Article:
Communal farmers at Tseoge village in the North West Province are counting their losses in the aftermath of a crippling dry spell.

They say they are disappointed the North West government hasn’t come to their rescue after losing hundreds of their cattle, sheep and goats, as a result of drought.

They claim that government has not visited their areas to see the extent of their losses or offered any assistance.

Tseoge village is one of the 12 local areas which experienced unprecedented livestock deaths.

Locals gathered at the community hall to take stock of their losses. 149 of those present, had lost almost 3 400, livestock.

Although government was criticised for not intervening, those affected are still hoping for assistance.

Farmer’s spokesperson, Joseph Ngakanyane says, “We will be grateful as local farmers if the government can assist us with feed for our livestock.”

Tseoge and other surrounding villages are in the grip of drought and the absence of proper feed for animals. Some resorted to eating vermeerbos, and died.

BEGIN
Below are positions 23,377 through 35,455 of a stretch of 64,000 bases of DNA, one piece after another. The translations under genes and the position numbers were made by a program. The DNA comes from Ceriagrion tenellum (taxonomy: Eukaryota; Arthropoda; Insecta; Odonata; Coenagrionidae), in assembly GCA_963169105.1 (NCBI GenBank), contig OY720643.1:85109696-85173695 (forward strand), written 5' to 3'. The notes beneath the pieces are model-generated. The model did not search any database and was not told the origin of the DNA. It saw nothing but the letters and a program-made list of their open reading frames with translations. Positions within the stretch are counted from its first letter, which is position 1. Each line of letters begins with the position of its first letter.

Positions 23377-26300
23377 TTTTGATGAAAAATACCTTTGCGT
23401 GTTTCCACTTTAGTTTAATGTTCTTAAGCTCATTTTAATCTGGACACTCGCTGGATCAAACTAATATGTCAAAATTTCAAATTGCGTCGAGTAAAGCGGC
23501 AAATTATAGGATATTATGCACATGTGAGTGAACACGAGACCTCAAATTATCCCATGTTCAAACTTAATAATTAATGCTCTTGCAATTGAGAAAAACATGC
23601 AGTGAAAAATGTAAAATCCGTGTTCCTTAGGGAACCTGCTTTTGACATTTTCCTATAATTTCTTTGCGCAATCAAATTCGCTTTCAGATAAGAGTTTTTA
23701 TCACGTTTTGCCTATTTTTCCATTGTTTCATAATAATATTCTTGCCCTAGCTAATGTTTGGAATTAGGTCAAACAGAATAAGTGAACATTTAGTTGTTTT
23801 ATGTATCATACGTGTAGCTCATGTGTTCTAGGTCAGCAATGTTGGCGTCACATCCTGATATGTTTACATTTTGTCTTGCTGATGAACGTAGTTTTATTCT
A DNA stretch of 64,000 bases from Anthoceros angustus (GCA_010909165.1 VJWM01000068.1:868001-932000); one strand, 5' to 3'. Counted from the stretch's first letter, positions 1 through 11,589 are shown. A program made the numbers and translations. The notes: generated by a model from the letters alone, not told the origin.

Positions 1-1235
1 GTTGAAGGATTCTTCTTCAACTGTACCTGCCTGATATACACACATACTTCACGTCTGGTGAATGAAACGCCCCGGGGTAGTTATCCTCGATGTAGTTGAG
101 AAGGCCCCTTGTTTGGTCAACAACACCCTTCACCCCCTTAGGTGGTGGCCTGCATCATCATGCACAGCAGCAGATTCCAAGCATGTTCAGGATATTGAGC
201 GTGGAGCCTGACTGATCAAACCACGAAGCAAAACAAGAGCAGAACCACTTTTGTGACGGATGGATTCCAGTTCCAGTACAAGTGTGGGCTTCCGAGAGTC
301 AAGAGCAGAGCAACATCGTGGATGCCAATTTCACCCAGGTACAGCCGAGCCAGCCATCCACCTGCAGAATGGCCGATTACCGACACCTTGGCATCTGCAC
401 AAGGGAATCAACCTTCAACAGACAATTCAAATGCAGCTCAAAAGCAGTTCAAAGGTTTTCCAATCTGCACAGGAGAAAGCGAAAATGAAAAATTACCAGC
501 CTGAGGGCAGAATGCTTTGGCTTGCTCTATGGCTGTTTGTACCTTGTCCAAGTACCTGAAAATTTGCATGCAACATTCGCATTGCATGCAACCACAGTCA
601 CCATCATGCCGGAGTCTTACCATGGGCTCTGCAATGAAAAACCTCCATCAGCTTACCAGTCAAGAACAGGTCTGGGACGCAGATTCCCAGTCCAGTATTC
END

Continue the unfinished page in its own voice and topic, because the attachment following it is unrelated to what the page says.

At De Aar, another village, not more than 10 kilometres from Tseoge is also hit by the draught.

Losses in De Aar village, run into thousands.

Most of communal farmers, are now pinning their hopes on government assistance.

They have no means to fight this killer plant, which is also devastating their small livestock.

The North West government says it will send officials to affected areas to investigate.

Dr Thabo Mphuthi from the North West Veterinary Services says, “After confirmation that the animals are dying from Sekanama, we will be asking our officials in the district to start giving the owners what we call ‘activated charcoal’. The activated charcoal absorbs these poisons that are in the system and it will assist the animals.”

While this intervention will be welcomed by farmers, for many it will be too little too late, given their already big losses.